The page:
Immediately beyond the crimson door and entryway, the living space has been painted in Bauwerk Color’s neutral lime wash in stone, with distinctively branded engineered wood flooring that gives the texture.

With a simple white Ikea sofa, a surreal photograph by Estonian artist Kylli Sparre, and a huge square antique-finished eglomized glass mirror, handmade by Lakin’s artist mother, the room can also accommodate a round dining table. of Houses of the World.

Keeping the kitchen open to the living room and dining room was key to making the downstairs feel spacious, but Lakin gave it its own distinct identity.

Juliet Murphy

Handmade oak cabinetry by Oxfordshire-based Little Earth Design ( is topped with pink-striped black and white marble countertops – fun and funky, to suit the informality of the Peckham location – with a butler sink from Villeroy & Boch and a pair of chandeliers inherited from the Lakin’s great French aunt making the space a complete unique room.

Beyond that, the home’s luxurious master bathroom features a shower that is pleasingly decorated with opaque white zellige tiles, kiln-fired in Tangier and vintage-style Lefroy Brooks brass faucets. A Zara Home round mirror is given an art-deco touch thanks to a pair of cylindrical wall sconces placed on either side.

Up the stairs, which now have copious storage space below, Lakin’s bedroom is a multi-level affair with a creamy cloud of a bed, a Mallorcan wicker ceiling fan, artwork that includes architectural prints from Rome, where Lakin and her Italian partner spent much of their time, and sentimental family heirlooms like a portrait of her painted by her grandmother.

His lucky guests, however, can enjoy what is Lakin’s piece de resistance in the house: the womb-shaped second bedroom. “While a neutral palette can make rooms appear larger, you shouldn’t be afraid to use color in areas that get less use,” Lakin says.

Juliet Murphy

To that end, it’s gone maximalist with a built-in bed protected by a plush green velvet curtain and Morris & Co’s Willow Boughs nature wallpaper on the walls. The tiny guest toilet is equally bold, with a space-saving corner sink and vibrant red walls in Bauwerk Color lime paint Love Apples.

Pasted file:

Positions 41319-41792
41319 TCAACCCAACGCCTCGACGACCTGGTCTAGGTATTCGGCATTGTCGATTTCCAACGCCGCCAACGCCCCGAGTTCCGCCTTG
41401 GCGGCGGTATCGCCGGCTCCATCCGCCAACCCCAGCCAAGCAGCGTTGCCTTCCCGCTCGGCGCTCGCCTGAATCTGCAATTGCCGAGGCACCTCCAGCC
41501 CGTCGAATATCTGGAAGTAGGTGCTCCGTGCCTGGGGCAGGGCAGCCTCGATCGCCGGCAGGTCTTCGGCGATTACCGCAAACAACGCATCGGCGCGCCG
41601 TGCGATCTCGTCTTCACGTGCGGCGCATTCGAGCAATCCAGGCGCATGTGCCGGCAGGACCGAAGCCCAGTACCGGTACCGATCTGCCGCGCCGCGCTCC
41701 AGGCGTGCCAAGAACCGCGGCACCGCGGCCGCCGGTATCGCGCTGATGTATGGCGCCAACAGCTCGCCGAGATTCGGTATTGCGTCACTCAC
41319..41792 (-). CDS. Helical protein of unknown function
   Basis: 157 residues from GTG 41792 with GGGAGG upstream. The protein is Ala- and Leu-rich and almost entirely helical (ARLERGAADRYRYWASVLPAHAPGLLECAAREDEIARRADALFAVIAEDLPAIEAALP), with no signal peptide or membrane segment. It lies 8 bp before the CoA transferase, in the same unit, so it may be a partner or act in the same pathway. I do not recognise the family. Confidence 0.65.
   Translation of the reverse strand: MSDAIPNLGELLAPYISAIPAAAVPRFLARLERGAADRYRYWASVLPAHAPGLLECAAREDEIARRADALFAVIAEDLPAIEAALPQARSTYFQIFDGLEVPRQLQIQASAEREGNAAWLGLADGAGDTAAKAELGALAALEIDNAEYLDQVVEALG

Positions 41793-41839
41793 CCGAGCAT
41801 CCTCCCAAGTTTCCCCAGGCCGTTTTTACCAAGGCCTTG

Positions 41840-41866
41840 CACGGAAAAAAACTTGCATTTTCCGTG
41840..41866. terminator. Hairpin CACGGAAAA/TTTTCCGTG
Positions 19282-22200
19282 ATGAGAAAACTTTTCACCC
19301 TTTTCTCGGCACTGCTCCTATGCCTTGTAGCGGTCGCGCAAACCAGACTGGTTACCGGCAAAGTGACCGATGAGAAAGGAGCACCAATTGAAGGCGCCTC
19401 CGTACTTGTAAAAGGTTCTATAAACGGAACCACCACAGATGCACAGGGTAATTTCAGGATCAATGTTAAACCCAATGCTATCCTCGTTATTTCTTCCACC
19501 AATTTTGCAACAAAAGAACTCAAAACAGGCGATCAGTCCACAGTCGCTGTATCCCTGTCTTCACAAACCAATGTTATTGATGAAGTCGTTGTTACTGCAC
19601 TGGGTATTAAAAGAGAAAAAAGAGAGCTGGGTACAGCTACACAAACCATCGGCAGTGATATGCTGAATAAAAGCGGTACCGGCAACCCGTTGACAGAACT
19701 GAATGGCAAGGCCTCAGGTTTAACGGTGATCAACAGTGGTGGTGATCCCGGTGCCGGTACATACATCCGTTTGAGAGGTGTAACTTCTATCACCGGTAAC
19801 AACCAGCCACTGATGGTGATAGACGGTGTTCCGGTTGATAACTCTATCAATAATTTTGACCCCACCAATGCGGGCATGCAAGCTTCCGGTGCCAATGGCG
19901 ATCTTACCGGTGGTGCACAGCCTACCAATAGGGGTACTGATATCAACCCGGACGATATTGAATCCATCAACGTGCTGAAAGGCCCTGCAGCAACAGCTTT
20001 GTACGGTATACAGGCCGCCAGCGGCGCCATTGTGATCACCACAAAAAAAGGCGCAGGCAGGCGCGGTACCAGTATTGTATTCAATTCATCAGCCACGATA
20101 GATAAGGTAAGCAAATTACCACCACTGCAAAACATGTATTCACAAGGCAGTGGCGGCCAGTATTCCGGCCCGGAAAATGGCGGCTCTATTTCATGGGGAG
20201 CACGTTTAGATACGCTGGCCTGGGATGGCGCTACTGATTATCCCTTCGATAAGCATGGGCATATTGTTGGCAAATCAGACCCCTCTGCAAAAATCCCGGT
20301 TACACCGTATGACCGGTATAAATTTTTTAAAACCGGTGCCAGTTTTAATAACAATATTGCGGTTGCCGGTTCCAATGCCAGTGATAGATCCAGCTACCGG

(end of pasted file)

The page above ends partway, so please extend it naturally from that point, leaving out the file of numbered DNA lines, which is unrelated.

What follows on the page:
Lakin, remarkably, says there were no real crises during the work, which was completed just before Christmas 2019.

“There’s no need to compromise on style and luxury because of a small space,” she says. “There are always so many ways to make a place your own.”


How to make the most of a tiny house

  • Have an initial design concept from the start and come back to it regularly, regardless of the size of the home. This way, you won’t be overwhelmed during the decision-making process.
  • Don’t be afraid to use color in areas that may be used less often, such as dressing rooms, guest bedrooms and even inside closets, although a neutral palette can make it seem rooms are more spacious.
  • Built-in mirrored cabinets can make a bedroom look more spacious, as can painting cabinet fronts the same color as the walls.
  • Opt for a built-in bed under the window if you have a very small guest room. Adopt the small size of the room and make it comfortable.
  • It’s always worth spending money on good joinery, as it can make good use of spaces you might not think of, like under the stairs. If you have a high ceiling, place the storage at the top.
  • Banquette-style seating for the dining tables will also give you a cleaner, more streamlined kitchen/dining area.
  • Don’t let coats and shoes be an afterthought. Create a dedicated space to store these daily use items.
  • Avoid bulky radiators for underfloor heating, which allows you to regain valuable wall space.